... and good luck to the over 40 crowd in recognizing this guy

… and good luck to the over 40 crowd in recognizing this guy

I have an unhealthy addiction to what used to be MSNBC and Ms. Wagner in particular because like me they are smart, sarcastic and liberal yet also managed to be surprisingly fair and balanced. Again, make of that last statement what you will but, no, it is not an oxymoron in our current cable news landscape. Also, in Ms. Wagner’s case I suspect she’s a lot nicer than I am. Certainly, she’s more modest. As for MSNBC, up until now they have been one of the few news sources with commentators who are not constantly dumbing down the issues of the day for the “masses,” blanding it down to the point of snoredom or amping it up to the tenor of the Donald Trump parade hosted by Fox News. I was going to say Sarah Palin parade on Fox because I hate to give Trump any more ink at all. But then I realized that evoking Sarah Palin was as relevant as hiring Brian Williams to be the new face of change for a floundering cable outlet. Or giving zzz’s inducing Meet the Press moderator Chuck Todd four more hours of daytime programming chores as your second new hosting face.  Kill me now.

Welp... it's about time for my mid morning nap  #snooze

Welp… it’s about time for my mid morning nap #snooze

What did/do I love about Alex Wagner? Well, for one thing she often referred to the 2012 Republican presidential nominee as Willard “Mitt” Romney (Note: His real name) and Donald Trump as the “Teflon Don” (Note: Too nice to be his real name). She could also speak as eloquently about Jay-Z as she could on Zero Based Budgeting, while on that very same show interview everyone from Ron Paul to RNC Chairman Reince Priebus (Note: Imagine being fair with him???) to any bleeding heart liberal on the block with a combination of tough-minded accuracy and good-natured aplomb.

News goddess

News goddess

Oh, and did I mention she’s 37, of mixed race origin and is married to former Obama White House chef, close First Family friend, and now NBC’s newest Today show contributor Sam Kass? Not to be mercenary, but why would you want someone like that anchoring an afternoon chat show on your network in 2015? Instead, let’s contract with more straight, deep-voiced or doughy-looking white men because, god knows, they are the wave of the future. What’s an Obama Coalition, anyway?

I'll have what she's having

I’ll have what she’s having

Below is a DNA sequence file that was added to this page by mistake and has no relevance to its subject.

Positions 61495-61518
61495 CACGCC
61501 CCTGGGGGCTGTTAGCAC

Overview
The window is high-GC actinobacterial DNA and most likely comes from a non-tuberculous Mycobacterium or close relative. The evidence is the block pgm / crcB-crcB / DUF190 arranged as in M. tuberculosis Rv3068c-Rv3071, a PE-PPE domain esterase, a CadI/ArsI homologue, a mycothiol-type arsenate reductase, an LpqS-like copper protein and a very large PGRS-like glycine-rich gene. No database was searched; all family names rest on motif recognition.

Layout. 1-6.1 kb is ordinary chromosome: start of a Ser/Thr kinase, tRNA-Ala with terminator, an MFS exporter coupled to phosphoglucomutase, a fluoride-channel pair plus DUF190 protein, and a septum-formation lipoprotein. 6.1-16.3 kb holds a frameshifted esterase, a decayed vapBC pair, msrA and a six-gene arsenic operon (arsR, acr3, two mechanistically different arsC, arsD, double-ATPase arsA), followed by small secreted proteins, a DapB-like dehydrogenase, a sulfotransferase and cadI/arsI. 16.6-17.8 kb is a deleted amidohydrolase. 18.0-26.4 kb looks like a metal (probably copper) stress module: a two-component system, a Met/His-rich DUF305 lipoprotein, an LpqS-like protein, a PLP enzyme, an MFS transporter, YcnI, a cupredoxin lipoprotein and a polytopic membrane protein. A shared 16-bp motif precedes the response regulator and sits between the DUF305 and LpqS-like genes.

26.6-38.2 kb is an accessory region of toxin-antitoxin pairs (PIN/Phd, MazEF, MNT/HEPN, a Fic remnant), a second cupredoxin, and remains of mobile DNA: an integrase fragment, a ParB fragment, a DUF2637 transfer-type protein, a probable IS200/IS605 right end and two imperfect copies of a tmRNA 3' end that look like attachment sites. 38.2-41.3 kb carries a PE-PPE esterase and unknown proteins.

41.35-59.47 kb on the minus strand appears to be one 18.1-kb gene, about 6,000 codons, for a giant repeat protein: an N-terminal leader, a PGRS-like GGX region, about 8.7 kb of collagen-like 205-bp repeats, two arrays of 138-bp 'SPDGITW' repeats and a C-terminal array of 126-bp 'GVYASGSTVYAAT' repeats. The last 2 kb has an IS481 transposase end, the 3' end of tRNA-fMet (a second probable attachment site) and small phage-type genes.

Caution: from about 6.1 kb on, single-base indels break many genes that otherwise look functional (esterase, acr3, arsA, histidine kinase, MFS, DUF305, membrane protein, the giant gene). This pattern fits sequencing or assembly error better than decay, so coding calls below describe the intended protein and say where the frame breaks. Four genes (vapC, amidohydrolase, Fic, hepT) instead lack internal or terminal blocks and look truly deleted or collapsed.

One might surmise this is less about Ms. Wagner and MSNBC and more about the fact that… the Chair does not adapt to change very well. Hmm, that could be at least partially correct. One strategy to overcome one’s anger – aside from just letting it go – is to welcome change as an opportunity for something better. I mean, the chief message of Pres. Obama to the Obama Coalition was something like: We are the change we have been waiting for. Remember?

Well, that’s a nice thought but in this case it would seem to indicate that the answer to all of this would be for me to start my own network, find another program or, as a last resort, try to figure out a way to hang out with Ms. Wagner on my own. I’m not entirely sure which one is the most doable. Though certainly I could guarantee the one of the three that would be the most fun.

Oh, do not start your own network, honey.

Oh, do not start your own network, honey.

That is, I suspect, the real issue. There is not a heck of a lot of fun in media these days. Or – there is too much of it. It’s entertaining when it’s supposed to be serious/serious when it’s supposed to be entertaining. Is Fox News’ Bill O’Reilly or even Fox News itself meant to be taken seriously? Have you ever tried to watch Fox and Friends? Every so often I tune in to the latter, one of several bizarre series on the top-rated cable network. Last week, when speaking of the surfer who got attacked and nearly eaten by a shark during a competition, one of the geniuses on that show wondered out loud why the surfing area wasn’t automatically cleared of sharks when there was a sporting event going on.

#Dowager4ever

#Dowager4ever

Yet on Ms. Wagner’s final program the Washington Post columnist Jonathan Capehart got it exactly right when asked about Thursday’s first Republican nominee presidential debate and the emergence of Donald Trump as its inevitable centerpiece. Mr. Capehart offered that the ratings would be high not because of a resurgence in political interest or a worry about the direction of the country. No, he said, it was mainly because it was a great potential entertainment event where you could sit in front of TV with a bowl of popcorn, a group of friends and play the drinking game of your choice as you watched Donald Trump eviscerate a stage full of – well, take your choice on what you want to call them, no partisanship here.

#srsly

#srsly

It is this kind of truth-telling that one seems to only get on shows like Ms. Wagner’s that I will miss. And yeah, I know I might be able to get it elsewhere. And it may even be better. Or it might not and I might be inspired to spend less time nodding my head at the television to people that I already know agree with me and being more productive in my life as a writer, teacher, husband and general citizen of the world.

As Gandhi once famously said – and perhaps this is where Pres. Obama got it from – Be the change that you wish to see in the world. In other words, don’t fight it.

#preach

#preach

Well, that’s a nice thought. But I’m still pissed off at MSNBC, Lack and the whole cabal for their misguided corporate stupidity. As such, in this situation I quite prefer the prose of Dorothy Parker, who many, many decades ago once wrote:

In my youth, it was a way I had,

To do my best to please.

And change, with every passing lad

To suit his theories.

 But now I know the things I know

And do the things I do,

And if you do not like me so,

To hell, my love, with you.

Or, in 2015 vernacular: Bite me, MSNBC.